Old Mice and Men: Species share genetic markers of aging

The amounts of protein produced by a particular set of genes could give researchers clues to how much a person or another animal has aged, scientists report. They say that the finding could be invaluable for developing new treatments to slow the toll that time takes on the body.

Researchers have long searched for molecular markers that track the rate of physical deterioration that accumulates with age. That pace varies widely among species and, to a lesser extent, among individuals within the same species.

“We all know people who look older or younger than their age,” says developmental biologist Jacob Zahn of Stanford University.

However, efforts to find biological indicators of aging have typically focused on individual tissues or single species. Such work has led to a mishmash of markers that have little in common, notes Zahn.

He and his colleagues asked whether any genetic markers could indicate the extent of aging in different tissues and among different organisms. Led by Stanford developmental biologist Stuart Kim, the researchers collected samples of muscle tissue from 81 surgery patients ranging in age from 20 to 80. The scientists analyzed each sample to determine how much protein each gene produced.

Their efforts led to a collection of 250 genes that changed expression level—making either more or less protein—as people became older.

Zahn and his colleagues then compared the expression levels of these genes with levels in similar datasets of human kidney and brain tissue. They also pored over catalogs of gene expression for aging mice and fruit flies.

Their investigation turned up 95 genes that tended to change expression with age in each of the three human tissues and both of the other organisms. All members of this gene group regulate the electron-transport chain, a series of biochemical reactions that generates energy in cells.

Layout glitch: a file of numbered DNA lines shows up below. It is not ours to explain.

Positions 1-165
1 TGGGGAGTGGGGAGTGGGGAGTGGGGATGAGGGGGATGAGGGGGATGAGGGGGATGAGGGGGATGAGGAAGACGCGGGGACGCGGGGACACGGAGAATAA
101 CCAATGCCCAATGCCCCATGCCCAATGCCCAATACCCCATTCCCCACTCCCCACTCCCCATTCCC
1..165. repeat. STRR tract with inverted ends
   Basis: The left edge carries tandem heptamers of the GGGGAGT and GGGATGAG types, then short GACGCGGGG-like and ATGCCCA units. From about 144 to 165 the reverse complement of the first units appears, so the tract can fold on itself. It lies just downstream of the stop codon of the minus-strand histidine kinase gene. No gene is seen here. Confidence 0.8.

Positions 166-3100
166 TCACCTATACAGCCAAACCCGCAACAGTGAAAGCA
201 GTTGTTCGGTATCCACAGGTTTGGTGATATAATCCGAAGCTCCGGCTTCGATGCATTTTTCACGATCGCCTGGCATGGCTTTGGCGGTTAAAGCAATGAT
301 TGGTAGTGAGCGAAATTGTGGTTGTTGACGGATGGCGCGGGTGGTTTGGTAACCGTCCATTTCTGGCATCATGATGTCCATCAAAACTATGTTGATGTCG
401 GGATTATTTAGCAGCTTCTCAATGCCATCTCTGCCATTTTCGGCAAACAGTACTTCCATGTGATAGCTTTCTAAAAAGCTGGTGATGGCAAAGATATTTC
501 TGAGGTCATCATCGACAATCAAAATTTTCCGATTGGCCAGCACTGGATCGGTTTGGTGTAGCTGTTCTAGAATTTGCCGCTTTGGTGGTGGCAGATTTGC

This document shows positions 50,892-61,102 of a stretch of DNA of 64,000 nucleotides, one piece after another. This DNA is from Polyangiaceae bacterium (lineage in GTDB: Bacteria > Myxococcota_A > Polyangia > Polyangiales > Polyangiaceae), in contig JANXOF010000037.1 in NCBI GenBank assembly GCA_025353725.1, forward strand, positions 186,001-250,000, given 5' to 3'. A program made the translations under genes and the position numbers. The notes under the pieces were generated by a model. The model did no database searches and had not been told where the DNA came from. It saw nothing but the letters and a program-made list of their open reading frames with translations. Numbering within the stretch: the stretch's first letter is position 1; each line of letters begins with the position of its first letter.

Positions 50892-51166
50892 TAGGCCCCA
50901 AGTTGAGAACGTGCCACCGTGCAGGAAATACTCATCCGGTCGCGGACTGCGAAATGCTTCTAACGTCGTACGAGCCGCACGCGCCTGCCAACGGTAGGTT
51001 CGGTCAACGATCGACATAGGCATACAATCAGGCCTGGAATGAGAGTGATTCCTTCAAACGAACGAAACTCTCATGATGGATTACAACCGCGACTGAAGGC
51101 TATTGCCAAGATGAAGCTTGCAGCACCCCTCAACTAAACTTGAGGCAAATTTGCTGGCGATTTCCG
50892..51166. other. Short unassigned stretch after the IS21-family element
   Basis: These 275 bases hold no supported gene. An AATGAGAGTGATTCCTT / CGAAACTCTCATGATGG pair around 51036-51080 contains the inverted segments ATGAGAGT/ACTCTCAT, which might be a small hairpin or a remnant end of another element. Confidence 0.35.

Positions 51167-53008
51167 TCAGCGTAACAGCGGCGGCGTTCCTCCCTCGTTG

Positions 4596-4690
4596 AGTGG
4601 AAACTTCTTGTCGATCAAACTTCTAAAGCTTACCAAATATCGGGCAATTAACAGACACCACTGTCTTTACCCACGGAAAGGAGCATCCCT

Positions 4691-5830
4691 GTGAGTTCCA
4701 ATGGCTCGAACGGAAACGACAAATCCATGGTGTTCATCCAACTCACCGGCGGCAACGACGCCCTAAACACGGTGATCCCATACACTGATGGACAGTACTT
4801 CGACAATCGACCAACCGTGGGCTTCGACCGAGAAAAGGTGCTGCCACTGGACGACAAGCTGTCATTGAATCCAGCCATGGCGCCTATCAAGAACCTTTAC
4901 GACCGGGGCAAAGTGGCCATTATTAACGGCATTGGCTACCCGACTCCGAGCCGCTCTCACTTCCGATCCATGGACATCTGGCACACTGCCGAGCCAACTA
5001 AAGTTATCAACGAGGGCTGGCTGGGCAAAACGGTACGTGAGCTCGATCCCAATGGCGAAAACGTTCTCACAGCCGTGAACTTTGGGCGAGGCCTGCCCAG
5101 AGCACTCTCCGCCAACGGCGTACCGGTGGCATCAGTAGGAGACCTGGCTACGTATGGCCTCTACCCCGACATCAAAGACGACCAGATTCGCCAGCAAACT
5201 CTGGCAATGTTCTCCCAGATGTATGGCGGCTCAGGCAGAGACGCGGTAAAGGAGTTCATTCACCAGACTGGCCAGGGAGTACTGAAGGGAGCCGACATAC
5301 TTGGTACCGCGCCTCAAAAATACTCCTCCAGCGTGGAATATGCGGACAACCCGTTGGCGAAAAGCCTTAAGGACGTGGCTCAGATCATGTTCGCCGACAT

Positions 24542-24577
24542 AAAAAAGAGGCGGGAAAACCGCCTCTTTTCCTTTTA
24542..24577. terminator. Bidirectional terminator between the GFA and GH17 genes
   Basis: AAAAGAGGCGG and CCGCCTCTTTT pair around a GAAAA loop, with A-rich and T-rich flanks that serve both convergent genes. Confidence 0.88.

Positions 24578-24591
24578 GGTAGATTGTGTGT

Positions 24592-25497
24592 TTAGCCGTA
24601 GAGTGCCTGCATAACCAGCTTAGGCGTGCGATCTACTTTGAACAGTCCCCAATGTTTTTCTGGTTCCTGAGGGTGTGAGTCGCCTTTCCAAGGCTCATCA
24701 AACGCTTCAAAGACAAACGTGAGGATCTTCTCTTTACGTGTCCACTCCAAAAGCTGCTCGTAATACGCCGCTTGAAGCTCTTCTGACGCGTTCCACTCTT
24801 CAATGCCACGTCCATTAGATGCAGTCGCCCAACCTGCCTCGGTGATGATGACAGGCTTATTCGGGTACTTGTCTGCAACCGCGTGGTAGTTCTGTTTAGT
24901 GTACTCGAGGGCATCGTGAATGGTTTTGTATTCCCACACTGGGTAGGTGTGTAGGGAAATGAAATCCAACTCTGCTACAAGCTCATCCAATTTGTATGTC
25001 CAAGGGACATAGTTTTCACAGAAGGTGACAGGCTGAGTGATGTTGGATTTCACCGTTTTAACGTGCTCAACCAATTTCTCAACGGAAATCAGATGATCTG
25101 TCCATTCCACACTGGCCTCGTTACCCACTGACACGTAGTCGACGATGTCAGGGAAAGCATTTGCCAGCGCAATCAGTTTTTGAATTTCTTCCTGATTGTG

The genes’ expression levels were a better indication of tissue condition than a person’s chronological age, Zahn and his colleagues point out. When the team examined muscle fibers for signs of aging, muscles that looked older or younger than average for the person’s chronological age had corresponding changes in gene-expression levels. The team reports its findings in the July PLoS Genetics.

“It’s a very nice paper,” says Cynthia Kenyon, a University of California, San Francisco researcher who studies aging. She adds that the findings could lead to new ways to test antiaging drugs.

Researchers may someday look at a potential drug’s effects on gene expression to determine whether it can change the aging rate.

Although the new report indicates which genes commonly vary their expression during aging, researchers still have few clues as to what elicits the expression change, says Sylvia Lee of Cornell University, who studies aging. “Finding the triggering events will probably have the most important implications in the long run,” she says.

From the Nature Index

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